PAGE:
Inside

Back in 2010, Playdead released the 2D black and white puzzle platformer Limbo and it quickly became a hit selling over a million of copies and being released on virtually every available platform. Fast forward six years and developer Playdead has finally given us their highly anticipated follow up game – Inside.

Inside is similar to Limbo both aesthetically and from a gameplay perspective. I believe this game is best enjoyed if you play it blind so I'll refrain from mentioning anything crucial to the story. I will say however, that you play as a young boy who starts off traveling in a forest, but eventually approaches a facility where things take a creepy turn and begin to get very twisted and dark. Playdead describes the game as "crazy" and "weird". I must say that after playing through the roughly 3 hour adventure that is the perfect way to describe it. There is no dialogue throughout the game which leaves the storytelling strictly environmental.

Environments are more 2.5D this time around and maintain the same monochromatic art style that was present in Limbo, but to a slightly lesser degree. The lack of music just adds more to the already disturbing areas your traverse. There is also a sense of loneliness I felt while playing. You don't have any real interaction with other players and if you do happen to come across someone or something it is usually out to give you pretty gruesome death.

Death is something that occurs swiftly. Inside is a game of trial and error and never hesitates to remind you of that. Deaths are abundant, but after each death you are quickly spawned to a close checkpoint. The lack of loading times adds to the fluidity of the game and made me feel more immersed in the world especially during the first portion. I felt their were some pacing problems during the mid game, but those issues were quickly overshadowed by the unsettling, but amazing ending the game has. Its surely one that won't be soon forgotten that's for sure.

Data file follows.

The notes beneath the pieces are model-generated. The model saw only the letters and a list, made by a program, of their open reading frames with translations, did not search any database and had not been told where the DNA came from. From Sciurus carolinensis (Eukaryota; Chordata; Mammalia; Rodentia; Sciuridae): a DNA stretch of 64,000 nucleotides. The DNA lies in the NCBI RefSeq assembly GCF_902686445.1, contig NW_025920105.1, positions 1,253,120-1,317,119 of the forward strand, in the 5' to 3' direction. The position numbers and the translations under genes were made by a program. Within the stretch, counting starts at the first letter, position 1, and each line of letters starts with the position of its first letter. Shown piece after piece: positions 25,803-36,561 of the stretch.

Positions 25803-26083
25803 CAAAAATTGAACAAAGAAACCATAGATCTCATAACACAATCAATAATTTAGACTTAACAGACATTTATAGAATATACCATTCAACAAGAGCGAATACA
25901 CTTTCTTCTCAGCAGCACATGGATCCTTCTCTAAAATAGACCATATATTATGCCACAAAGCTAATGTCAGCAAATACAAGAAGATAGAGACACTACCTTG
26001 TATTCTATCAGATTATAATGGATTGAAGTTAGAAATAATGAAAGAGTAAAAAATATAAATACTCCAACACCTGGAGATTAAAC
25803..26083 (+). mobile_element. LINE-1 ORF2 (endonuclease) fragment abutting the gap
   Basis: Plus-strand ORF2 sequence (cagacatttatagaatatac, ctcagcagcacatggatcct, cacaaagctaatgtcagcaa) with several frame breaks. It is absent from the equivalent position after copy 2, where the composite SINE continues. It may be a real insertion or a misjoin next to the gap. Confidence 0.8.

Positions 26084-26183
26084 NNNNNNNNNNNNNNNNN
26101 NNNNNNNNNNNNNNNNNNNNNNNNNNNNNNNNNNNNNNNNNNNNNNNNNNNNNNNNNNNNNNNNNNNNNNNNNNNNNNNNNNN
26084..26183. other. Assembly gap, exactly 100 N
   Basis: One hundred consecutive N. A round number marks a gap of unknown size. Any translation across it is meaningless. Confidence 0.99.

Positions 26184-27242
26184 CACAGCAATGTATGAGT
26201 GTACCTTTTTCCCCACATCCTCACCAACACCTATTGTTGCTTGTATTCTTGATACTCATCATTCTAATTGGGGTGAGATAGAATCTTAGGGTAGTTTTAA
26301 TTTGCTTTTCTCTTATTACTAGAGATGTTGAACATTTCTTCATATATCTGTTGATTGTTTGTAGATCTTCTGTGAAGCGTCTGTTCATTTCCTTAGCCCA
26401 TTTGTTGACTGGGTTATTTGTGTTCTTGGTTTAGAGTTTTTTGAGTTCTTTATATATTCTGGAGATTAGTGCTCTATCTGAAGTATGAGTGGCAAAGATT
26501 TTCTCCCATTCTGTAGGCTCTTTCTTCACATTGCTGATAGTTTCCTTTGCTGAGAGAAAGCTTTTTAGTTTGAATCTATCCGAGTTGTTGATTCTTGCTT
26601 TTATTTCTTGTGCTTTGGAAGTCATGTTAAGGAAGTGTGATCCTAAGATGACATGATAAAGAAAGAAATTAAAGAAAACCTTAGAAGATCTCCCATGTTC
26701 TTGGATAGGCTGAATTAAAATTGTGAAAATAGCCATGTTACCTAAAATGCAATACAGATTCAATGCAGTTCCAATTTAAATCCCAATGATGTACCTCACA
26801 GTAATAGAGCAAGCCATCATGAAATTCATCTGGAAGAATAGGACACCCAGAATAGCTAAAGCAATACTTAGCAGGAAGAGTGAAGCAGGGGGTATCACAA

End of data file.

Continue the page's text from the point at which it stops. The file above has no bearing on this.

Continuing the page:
Puzzles are scattered throughout and most are pretty difficult, but the game is always fair and none of the solutions felt far-fetched. Various of different type of puzzles are featured as well. Environmental puzzles are more traditional, usually requiring you to utilize levers or push items around the map. Other puzzles can be a bit more deadly, but I really enjoyed how each puzzle felt completely different than the previous.

There are a few things such as leaderboards, completion time, death tracker, etc. that would benefit the game that are currently absent, but hopefully we see them added later. The length of the game is also short and can be completed in one sitting. I was disappointed with the length, mostly because I was left wanting more.

Inside takes an already great formula of and improves on it in just about every way. The beautifully designed environments coupled with the cleverly crafted puzzles easily makes this the indie game to beat this year.

Writer for Darkstation since 2014. I've been playing games my whole life and starting writing about them in 2010. Outside of gaming I enjoy anime and watching my Philadelphia Eagles let me down every Sunday.